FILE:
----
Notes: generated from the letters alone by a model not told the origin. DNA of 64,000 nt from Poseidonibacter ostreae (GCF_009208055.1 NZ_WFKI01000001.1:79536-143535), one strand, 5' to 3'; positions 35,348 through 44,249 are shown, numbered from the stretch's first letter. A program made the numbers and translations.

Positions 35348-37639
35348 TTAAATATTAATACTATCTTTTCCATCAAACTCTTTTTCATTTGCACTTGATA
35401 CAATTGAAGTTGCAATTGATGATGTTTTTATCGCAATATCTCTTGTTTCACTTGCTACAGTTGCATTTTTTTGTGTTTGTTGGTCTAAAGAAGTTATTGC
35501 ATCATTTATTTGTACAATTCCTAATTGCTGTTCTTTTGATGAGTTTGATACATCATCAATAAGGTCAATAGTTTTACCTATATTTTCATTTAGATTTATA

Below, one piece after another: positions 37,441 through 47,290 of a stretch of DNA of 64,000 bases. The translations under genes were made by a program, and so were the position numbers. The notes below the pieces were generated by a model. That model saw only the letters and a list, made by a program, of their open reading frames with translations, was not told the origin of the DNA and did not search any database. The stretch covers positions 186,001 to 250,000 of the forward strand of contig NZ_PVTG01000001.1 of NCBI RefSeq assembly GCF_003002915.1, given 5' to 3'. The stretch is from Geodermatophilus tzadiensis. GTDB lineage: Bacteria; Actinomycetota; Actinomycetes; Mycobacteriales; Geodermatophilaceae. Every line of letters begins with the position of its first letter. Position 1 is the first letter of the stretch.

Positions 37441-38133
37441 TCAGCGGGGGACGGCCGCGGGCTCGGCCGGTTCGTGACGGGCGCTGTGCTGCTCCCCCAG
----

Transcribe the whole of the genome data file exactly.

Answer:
Notes: generated from the letters alone by a model not told the origin. DNA of 64,000 nt from Poseidonibacter ostreae (GCF_009208055.1 NZ_WFKI01000001.1:79536-143535), one strand, 5' to 3'; positions 35,348 through 44,249 are shown, numbered from the stretch's first letter. A program made the numbers and translations.

Positions 35348-37639
35348 TTAAATATTAATACTATCTTTTCCATCAAACTCTTTTTCATTTGCACTTGATA
35401 CAATTGAAGTTGCAATTGATGATGTTTTTATCGCAATATCTCTTGTTTCACTTGCTACAGTTGCATTTTTTTGTGTTTGTTGGTCTAAAGAAGTTATTGC
35501 ATCATTTATTTGTACAATTCCTAATTGCTGTTCTTTTGATGAGTTTGATACATCATCAATAAGGTCAATAGTTTTACCTATATTTTCATTTAGATTTATA

Below, one piece after another: positions 37,441 through 47,290 of a stretch of DNA of 64,000 bases. The translations under genes were made by a program, and so were the position numbers. The notes below the pieces were generated by a model. That model saw only the letters and a list, made by a program, of their open reading frames with translations, was not told the origin of the DNA and did not search any database. The stretch covers positions 186,001 to 250,000 of the forward strand of contig NZ_PVTG01000001.1 of NCBI RefSeq assembly GCF_003002915.1, given 5' to 3'. The stretch is from Geodermatophilus tzadiensis. GTDB lineage: Bacteria; Actinomycetota; Actinomycetes; Mycobacteriales; Geodermatophilaceae. Every line of letters begins with the position of its first letter. Position 1 is the first letter of the stretch.

Positions 37441-38133
37441 TCAGCGGGGGACGGCCGCGGGCTCGGCCGGTTCGTGACGGGCGCTGTGCTGCTCCCCCAG